Tips for Towing and Trailering
Eventually the Groundhog will be Right… right?
Why do my daydreams of summer always begin with a road trip that includes camping and boating? Then I remember that we don’t even own a trailer or a boat! But if we did, just how does one safely transport them?
Know your weight limits:
When determining your weight limit it is important to combine the weight you are trailering with the additional weight you have loaded into your vehicle. First calculate your payload weight by adding Weight of Occupants + Cargo + Optional Equipment. Add this to the truck’s base Curb Weight + Tongue Weight or Kingpin Weight (if trailering). If towing, find out the maximum weight of your trailer.
Vehicle limits assume that the load is shared equally between axles. However, when towing the rear axle takes the majority of the weight. DO NOT go over your rear axles’ capacity. Rear Axle Rear Gross Weight = Cargo (carried in tow vehicle) + People Load (approx. 50% of total passenger weight) + Rear Curb Weight of Tow Vehicle + Tongue Weight (approx. 10% of trailer’s GVWR) + Weight Distribution Factor.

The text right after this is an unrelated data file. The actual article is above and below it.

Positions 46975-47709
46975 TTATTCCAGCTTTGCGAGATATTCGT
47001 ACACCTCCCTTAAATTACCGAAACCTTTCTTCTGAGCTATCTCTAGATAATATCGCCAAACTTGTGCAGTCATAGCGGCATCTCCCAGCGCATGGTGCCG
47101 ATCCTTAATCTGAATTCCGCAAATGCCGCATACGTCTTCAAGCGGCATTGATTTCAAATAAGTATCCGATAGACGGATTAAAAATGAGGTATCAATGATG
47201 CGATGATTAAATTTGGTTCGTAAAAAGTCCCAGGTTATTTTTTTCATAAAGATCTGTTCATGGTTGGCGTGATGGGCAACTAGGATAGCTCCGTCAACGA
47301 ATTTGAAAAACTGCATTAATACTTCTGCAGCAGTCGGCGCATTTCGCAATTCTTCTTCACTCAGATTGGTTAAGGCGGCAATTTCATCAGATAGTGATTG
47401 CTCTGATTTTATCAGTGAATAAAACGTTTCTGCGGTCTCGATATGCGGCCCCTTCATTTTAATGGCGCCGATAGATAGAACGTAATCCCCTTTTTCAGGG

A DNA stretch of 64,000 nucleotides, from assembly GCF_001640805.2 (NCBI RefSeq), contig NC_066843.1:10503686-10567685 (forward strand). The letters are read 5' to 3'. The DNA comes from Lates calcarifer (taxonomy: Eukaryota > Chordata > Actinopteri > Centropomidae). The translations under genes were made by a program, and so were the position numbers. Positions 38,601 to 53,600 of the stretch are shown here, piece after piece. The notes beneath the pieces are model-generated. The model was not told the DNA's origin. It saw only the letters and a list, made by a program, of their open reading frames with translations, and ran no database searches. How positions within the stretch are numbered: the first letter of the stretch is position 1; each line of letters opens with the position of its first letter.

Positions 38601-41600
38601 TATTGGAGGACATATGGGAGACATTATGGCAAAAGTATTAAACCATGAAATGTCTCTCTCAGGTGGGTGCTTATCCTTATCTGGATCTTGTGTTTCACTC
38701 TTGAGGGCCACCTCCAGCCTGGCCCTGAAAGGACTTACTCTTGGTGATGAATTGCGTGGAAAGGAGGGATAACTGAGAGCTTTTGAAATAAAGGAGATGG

Learn About the Parts:
Educate yourself on Safety Chains, Sway Controls, Trailer Towing Mirrors etc. and how to use them properly.
More weight means more time to accelerate and to brake. Allow extra time and space to turn, switch lanes and pass other vehicles. To help with slowing down you may want to consider trailer brakes.
Certain road conditions, such as gravel surfaces or larger hills, call for shifting from overdrive to a lower gear. This reduces strain on the equipment and may improve gas mileage. Avoid potholes and large pumps that could damage the vehicle, trailer or even the hitch.
If you feel the trailer starting to sway stay calm, slowly reduce speed, steady the steering wheel (no sudden moves) and apply only the trailer brake to reduce trailer sway.
Check out the GM Trailering Guide for more information.